H-Index & Metrics Top Publications

H-Index & Metrics

Discipline name H-index Citations Publications World Ranking National Ranking
Neuroscience H-index 109 Citations 70,839 217 World Ranking 195 National Ranking 122

Research.com Recognitions

Awards & Achievements

2012 - Grawemeyer Award in Psychology, University of Louisville

2011 - Golden Brain Award, Minerva Foundation

2010 - William James Fellow Award, Association for Psychological Science (APA)

2001 - Member of the National Academy of Medicine (NAM)

2000 - Fellow of the American Academy of Arts and Sciences

2000 - Member of the National Academy of Sciences

1992 - Fellow of the American Association for the Advancement of Science (AAAS)

Overview

What is he best known for?

The fields of study he is best known for:

  • Neuroscience
  • Artificial intelligence
  • Cognition

His primary areas of study are Neuroscience, Visual cortex, Cortex, Temporal cortex and Visual system. His study in Posterior parietal cortex, Visual memory, Functional magnetic resonance imaging, Brain mapping and Biased Competition Theory is done as part of Neuroscience. Leslie G. Ungerleider has included themes like Receptive field, Facial expression, Anatomy and Attentional control in his Visual cortex study.

His biological study spans a wide range of topics, including Object and Intraparietal sulcus. The study incorporates disciplines such as Orientation column and Binocular neurons in addition to Temporal cortex. He has researched Visual system in several fields, including Neuroanatomy and Visual N1.

His most cited work include:

  • Two cortical visual systems (3919 citations)
  • Object vision and spatial vision: two cortical pathways (2070 citations)
  • Mechanisms of Visual Attention in the Human Cortex (1762 citations)

What are the main themes of his work throughout his whole career to date?

Leslie G. Ungerleider spends much of his time researching Neuroscience, Visual cortex, Cognitive psychology, Temporal cortex and Cortex. His work in Functional magnetic resonance imaging, Posterior parietal cortex, Extrastriate cortex, Brain mapping and Visual system are all subfields of Neuroscience research. His study in Functional magnetic resonance imaging is interdisciplinary in nature, drawing from both Facial expression, Human brain and Amygdala.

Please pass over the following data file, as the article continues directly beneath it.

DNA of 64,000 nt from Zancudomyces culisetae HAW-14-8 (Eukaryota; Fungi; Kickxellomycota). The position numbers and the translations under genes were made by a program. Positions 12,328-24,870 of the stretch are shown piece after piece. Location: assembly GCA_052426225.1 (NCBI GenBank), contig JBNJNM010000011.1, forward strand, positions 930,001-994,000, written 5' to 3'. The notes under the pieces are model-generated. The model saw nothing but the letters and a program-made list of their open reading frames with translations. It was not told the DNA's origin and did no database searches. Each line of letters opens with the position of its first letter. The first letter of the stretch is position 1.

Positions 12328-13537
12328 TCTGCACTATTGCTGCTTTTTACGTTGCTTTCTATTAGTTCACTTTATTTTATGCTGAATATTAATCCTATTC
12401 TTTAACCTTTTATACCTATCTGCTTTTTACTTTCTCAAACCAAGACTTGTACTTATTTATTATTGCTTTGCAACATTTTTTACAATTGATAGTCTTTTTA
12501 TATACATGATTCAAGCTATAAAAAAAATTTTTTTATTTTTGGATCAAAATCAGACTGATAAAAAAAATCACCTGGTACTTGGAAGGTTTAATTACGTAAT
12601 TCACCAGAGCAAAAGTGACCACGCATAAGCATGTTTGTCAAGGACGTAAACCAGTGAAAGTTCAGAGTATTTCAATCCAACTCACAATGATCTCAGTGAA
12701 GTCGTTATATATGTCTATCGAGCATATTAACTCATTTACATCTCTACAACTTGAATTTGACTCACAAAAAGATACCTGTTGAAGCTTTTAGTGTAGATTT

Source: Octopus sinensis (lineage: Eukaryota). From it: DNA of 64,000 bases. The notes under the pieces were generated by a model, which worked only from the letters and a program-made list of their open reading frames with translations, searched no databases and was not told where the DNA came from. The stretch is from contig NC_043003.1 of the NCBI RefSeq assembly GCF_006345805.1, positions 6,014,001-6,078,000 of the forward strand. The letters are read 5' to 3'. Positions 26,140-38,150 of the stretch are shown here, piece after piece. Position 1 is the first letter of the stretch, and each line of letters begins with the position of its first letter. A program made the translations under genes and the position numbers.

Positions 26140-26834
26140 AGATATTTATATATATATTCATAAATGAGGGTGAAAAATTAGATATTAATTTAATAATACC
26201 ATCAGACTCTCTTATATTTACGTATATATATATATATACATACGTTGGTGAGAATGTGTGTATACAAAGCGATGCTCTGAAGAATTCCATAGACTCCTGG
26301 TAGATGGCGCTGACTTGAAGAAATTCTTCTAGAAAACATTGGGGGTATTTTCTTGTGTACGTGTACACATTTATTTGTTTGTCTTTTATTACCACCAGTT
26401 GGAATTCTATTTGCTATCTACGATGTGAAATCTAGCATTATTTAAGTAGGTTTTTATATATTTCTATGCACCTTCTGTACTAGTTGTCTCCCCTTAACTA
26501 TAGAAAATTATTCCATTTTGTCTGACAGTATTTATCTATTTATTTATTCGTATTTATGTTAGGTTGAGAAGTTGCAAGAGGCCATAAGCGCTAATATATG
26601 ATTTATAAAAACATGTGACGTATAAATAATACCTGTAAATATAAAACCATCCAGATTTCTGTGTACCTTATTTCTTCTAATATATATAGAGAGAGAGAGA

His Visual cortex study integrates concerns from other disciplines, such as Receptive field, Macaque, Anatomy, Visual perception and Visual field. The concepts of his Cognitive psychology study are interwoven with issues in Social psychology, Perception, Face perception, Stimulus and Working memory. His research in Temporal cortex tackles topics such as Communication which are related to areas like Pattern recognition.

He most often published in these fields:

  • Neuroscience (59.11%)
  • Visual cortex (30.24%)
  • Cognitive psychology (19.59%)

What were the highlights of his more recent work (between 2016-2021)?

  • Neuroscience (59.11%)
  • Artificial intelligence (9.28%)
  • Neuroimaging (7.56%)

In recent papers he was focusing on the following fields of study:

His main research concerns Neuroscience, Artificial intelligence, Neuroimaging, Cognitive psychology and Macaque. Neuroscience is a component of his Visual cortex, Face perception, Functional magnetic resonance imaging, Amygdala and Superior temporal sulcus studies. Leslie G. Ungerleider combines subjects such as Prefrontal cortex and Intraparietal sulcus with his study of Visual cortex.

The various areas that Leslie G. Ungerleider examines in his Artificial intelligence study include Computer vision and Pattern recognition. The Cognitive psychology study combines topics in areas such as Pareidolia, Perception and Latent variable. His Macaque research includes themes of Cortical surface and Primate.